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Infrastructure projects incur ‘significant’ extra costs

Image Caption: Construction of the Argyle Street car park is nearing completion; however, it has come at a significantly higher cost than the project’s original budget. Image: Geoff Helisma

Reports to last week’s Clarence Valley Council (CVC) meeting have revealed that several of its infrastructure projects are costing more than expected Argyle street car park

The budget for the construction of the Argyle Street car park, to service the proposed supermarket to be constructed in nearby Cameron Park, has increased by $259,084 to $1,252,930 (ex GST).
The report to council stated that since the last report in July, “significant costs have been incurred as a result of having to excavate to 700mm and replace with cobble the entire site due to latent soft soil conditions”.

“The risk of encountering soft soils during the construction of the site was identified as a risk during the tender process and was specifically excluded from the tendered price,” the report states.
“The July report to Council indicated that the soft soils were contained to approximately one third of the site but further tests indicated that the entire site required excavation and treatment.”

The car park is expected to be completed by Wednesday October 18.

The extra $259,084 follows the approval of an additional $157,373 in July for other variations outside of the accepted tender.

The report to council recommends that the $259,084 be sourced from the Maclean & District Improvements Reserve, which, if adopted by councillors yesterday (after the Independent’s print deadline), will be reduced to $546,325.

“In accordance with the land swap agreement with Chums, the Argyle Street carpark will be transferred to Council when the carpark construction is completed,” the report to council states.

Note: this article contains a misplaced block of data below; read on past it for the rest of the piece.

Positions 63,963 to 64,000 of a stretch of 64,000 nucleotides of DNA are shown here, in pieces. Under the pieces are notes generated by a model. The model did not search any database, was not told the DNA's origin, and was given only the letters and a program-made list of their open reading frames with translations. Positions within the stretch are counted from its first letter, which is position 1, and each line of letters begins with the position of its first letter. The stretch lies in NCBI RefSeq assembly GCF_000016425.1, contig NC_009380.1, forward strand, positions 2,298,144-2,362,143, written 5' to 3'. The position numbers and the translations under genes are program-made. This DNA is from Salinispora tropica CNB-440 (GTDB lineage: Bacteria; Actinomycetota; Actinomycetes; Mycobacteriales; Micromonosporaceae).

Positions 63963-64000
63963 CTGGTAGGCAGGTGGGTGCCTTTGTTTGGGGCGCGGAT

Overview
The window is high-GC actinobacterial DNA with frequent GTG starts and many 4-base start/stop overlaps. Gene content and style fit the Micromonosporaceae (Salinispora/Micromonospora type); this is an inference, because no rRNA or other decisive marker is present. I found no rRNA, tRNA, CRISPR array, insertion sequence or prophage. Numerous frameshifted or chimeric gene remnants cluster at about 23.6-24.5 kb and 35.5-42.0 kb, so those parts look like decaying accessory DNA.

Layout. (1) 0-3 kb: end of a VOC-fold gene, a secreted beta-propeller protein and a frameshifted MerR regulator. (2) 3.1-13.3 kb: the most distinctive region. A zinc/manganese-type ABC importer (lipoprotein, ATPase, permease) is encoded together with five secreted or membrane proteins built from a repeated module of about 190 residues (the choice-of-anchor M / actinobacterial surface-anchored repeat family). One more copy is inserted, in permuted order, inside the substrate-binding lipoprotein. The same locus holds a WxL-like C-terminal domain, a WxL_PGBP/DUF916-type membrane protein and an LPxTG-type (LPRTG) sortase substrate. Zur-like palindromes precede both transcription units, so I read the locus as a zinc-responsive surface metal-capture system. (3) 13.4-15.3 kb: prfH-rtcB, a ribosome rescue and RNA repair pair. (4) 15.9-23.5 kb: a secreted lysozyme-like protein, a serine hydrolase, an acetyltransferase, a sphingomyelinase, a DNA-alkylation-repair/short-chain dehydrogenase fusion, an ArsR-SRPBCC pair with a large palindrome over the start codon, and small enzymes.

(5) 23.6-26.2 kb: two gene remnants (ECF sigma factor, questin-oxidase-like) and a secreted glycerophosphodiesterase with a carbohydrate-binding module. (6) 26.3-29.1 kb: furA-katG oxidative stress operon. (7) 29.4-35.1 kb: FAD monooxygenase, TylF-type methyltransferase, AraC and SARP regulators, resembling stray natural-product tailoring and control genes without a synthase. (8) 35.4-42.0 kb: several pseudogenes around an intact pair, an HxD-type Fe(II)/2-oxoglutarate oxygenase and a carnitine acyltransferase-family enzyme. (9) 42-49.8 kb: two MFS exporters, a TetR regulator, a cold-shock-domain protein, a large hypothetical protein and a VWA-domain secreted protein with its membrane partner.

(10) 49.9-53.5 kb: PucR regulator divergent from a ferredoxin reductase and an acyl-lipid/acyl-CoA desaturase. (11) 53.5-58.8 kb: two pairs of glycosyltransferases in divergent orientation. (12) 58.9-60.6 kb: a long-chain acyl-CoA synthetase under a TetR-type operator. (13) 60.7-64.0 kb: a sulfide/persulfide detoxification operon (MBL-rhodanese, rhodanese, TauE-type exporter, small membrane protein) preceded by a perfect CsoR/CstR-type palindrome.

South Grafton depot.
The report to yesterday’s council meeting states that the cost of remediating the site has increased by $294,407 to $7,441,198, since the report to the August council meeting.
“A large portion of the increase is related to the additional earthworks volumes required to provide the site profile as a result of the site remediation,” the report to council states.

“The other costs are attributed to finalisation of claims that have been submitted.”

The new depot’s total cost of $14,245,579 (not including the remediation costs) is reported to include $1,436,529 of “construction costs outside the contract”.

Meanwhile, staff have responded to councillors’ August resolution, to “investigate cost savings possibilities in the completion” of the depot and office rationalisation project.
The reported savings amount to “$57,500 with potential additional saving to be confirmed following evaluation of the furniture specification”.

As far as the actual contract to construct the depot is concerned, it has expanded to $12,820,732, which includes the awarded contract sum: of $11,986,985 plus variations of $822,065.
The report to council states: “including the forecast costs, the project remains within the allocated budget.

“However, it is important to note that only $11,682 of the project contingency remains and that the vast majority of the contingency has been utilised in dealing with ground works and associated ground conditions.”

Remediation of Lower Clarence STPs
How much it ends up costing to remediate the three former sewerage treatment plants (STPs) at Maclean, Townsend and Ilarwill hinges on whether or not the EPA (Environment Protection Authority) allows the reuse of bio-solids.

At the November 2016 meeting, councillors adopted a revised budget of $1.95million for the job, up by $275,200, to replace funding withdrawn by the NSW Government. The total budget for the work is $2.12million; the accepted tender is $1,595,388 (including GST).

The tender allows for the disposal of 50 cubic metres of contaminated material for each site, “so if the volume required to be disposed off-site exceeds this it will result in the contract sum increasing”, the report to council states.

“Expenditure and commitments to date total $1.735 million, leaving a contingency balance of $215,000.”

Meanwhile CVC has transported 9,000 tonnes of fill from the South Grafton depot project to the Maclean STP, which “represents a potential saving of $181,000 (ex GST)”.

However, the report states: “If the EPA does not approve reuse of biosolids at the Maclean STP site and reuse of the stockpiled material at the Townsend STP site, the material will need to be disposed off site, which may incur additional costs”.

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